But, on the other hand, part of what the Democrats need to do to win elections is reassert their commitment to liberal values. Yes, the media proactively supports the GOP, which makes it infinitely harder for the Dems’ message to get out, but the Dems need to share some of the blame for being seen as a mixed-message party. They have largely supported the war and the Patriot Act, they allowed Bush to claim bipartisan victories on some big legislation like the bankruptcy bill and bipartisan support for many of his nominees, including Alberto Gonzales, Condi Rice, and John Roberts, and many of the most prominent Dems are public triangulators, like Hillary Clinton, aligning themselves with such conservative legislation as flag-burning amendments. At some point, the Dems are going to need to take a stand against the GOP and their attempt to obliterate all liberal principles and actors from governance. Filibustering Alito’s nomination is drawing that line in the sand. Or at least it should be.
And Shakes Sis responds to my post here.
John at Americablog opposes the filibuster, and I understand his reasoning; it’s hard for me to muster up any energy for the fight either. It’s frustrating.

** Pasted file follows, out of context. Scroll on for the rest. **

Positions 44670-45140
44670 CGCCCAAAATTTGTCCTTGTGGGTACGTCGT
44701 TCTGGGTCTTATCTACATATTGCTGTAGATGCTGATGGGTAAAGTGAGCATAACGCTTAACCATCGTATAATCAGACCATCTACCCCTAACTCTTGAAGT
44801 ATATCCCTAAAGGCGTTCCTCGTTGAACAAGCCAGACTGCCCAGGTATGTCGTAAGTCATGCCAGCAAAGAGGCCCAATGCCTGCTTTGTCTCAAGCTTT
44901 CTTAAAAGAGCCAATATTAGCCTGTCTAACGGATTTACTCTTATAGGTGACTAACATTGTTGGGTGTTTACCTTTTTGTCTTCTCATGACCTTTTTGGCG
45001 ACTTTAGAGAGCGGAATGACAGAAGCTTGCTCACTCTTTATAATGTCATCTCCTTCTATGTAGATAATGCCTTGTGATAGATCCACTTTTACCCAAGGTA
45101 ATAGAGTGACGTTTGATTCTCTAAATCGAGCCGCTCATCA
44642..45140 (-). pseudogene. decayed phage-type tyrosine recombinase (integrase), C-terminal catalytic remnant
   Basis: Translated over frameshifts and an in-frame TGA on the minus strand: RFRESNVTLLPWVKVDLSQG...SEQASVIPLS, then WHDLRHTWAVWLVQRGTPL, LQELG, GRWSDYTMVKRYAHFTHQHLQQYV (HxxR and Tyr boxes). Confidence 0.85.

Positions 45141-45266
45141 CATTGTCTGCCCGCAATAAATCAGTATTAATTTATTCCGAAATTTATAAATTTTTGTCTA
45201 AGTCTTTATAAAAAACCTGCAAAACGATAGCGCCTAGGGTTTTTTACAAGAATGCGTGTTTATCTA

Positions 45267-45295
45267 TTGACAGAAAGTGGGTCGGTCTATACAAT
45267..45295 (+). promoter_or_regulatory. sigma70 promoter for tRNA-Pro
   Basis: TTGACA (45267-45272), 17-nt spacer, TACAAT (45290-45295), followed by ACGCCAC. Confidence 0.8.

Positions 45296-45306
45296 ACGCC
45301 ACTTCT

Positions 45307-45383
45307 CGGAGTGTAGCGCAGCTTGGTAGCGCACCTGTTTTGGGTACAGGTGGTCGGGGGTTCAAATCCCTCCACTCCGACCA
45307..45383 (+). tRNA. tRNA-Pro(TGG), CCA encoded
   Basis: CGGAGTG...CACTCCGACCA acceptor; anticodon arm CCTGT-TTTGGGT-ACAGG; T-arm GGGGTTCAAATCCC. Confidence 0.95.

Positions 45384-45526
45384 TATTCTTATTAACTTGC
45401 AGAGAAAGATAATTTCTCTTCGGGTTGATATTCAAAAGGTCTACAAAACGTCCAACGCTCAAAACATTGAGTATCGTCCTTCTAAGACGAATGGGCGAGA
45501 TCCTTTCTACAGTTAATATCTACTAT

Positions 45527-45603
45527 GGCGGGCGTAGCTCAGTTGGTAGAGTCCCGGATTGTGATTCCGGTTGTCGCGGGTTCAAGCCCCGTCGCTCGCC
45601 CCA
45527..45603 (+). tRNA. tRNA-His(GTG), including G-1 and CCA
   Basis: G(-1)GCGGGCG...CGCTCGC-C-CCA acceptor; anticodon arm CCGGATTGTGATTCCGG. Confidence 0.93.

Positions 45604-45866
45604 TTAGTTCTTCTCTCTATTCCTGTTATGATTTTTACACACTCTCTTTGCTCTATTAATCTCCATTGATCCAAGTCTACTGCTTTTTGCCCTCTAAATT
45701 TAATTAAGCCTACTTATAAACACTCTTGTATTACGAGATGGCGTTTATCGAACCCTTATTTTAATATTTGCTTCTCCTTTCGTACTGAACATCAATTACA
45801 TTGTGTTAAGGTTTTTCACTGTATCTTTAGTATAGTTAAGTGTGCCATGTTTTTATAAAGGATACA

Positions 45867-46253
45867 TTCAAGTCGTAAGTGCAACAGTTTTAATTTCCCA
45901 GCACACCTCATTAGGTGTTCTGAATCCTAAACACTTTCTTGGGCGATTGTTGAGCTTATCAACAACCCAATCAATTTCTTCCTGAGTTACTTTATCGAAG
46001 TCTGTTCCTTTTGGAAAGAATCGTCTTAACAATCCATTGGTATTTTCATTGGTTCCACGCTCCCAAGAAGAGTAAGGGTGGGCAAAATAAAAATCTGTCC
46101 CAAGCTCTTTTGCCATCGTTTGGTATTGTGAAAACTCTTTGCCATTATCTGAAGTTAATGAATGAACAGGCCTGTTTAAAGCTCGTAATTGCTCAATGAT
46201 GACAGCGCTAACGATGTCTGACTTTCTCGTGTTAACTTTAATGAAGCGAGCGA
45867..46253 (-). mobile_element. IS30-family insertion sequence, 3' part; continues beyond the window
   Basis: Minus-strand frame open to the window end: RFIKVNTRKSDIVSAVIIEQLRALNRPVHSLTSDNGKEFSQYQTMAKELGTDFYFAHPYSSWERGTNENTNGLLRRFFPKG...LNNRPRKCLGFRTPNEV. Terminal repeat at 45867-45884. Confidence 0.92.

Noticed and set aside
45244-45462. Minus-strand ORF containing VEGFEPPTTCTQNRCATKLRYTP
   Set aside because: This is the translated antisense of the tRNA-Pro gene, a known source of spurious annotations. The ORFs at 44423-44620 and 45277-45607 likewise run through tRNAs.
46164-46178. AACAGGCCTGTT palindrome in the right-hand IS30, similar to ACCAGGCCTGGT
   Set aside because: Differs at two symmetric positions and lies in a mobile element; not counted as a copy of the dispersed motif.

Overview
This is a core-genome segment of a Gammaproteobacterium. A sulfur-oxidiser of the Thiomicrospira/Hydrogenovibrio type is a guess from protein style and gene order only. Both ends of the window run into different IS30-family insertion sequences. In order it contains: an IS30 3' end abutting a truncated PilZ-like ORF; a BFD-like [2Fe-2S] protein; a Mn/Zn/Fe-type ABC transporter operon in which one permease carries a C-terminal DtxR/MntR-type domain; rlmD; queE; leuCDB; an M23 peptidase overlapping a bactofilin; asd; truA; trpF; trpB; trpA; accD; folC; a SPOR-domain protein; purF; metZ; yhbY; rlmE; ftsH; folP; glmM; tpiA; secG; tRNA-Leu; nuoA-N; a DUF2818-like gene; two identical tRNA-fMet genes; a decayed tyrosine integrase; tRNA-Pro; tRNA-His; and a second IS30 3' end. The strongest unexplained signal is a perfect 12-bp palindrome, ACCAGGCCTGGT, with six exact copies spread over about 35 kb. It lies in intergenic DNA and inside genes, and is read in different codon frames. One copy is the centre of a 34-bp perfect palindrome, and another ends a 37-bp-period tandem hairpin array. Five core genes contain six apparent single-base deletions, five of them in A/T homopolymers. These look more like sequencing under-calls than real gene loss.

All the efforts now at the
Netroots are struggling because because of Dem inaction and lack of preparation when the battle for SCOTUS has been clear from the outset. Continuing the theme here, we need better leadership in the Democratic party and in the advocacy groups that are only interested in the status quo. We aren’t going to get core values back on the table by playing nice — and we’re not just talking about the Alito battle. John (my emphasis):
Far too many in the Netroots think that the choice before us is fighting for this filibuster or doing nothing. And in the grand scheme of things, they’re tired, we’re all tired, of sitting back and watching the Democratic party do nothing. Therefore they’re excited to at least try the filibuster because at least they’re doing something. I hear ya.
…But, you need to recognize that those are not the only two options available to us. There’s a third. Destroy the Senate Democrats who did nothing to launch a REAL campaign to convince the American people that Alito must be defeated. Destroy the traditional non-profit advocacy groups who took our millions of dollars and did NOTHING to launch a real campaign to win the public to our side. And go after the rich donors who continue to enable these failed Democratic politicians and these failed advocacy groups like some addict who only needs one more fix, then promises he’ll get better. If we do not go after them, if we do not force them to change or get out of the way, the same problem, the same failure, the same ineffectiveness will continue to plague our party and our movement, with no change in sight.
We have a choice. We have the ability to make change in our party. We have the power to make the Democrats stand up and fight like real Americans for real principles in a way that shows how fierce and tough and committed we can be.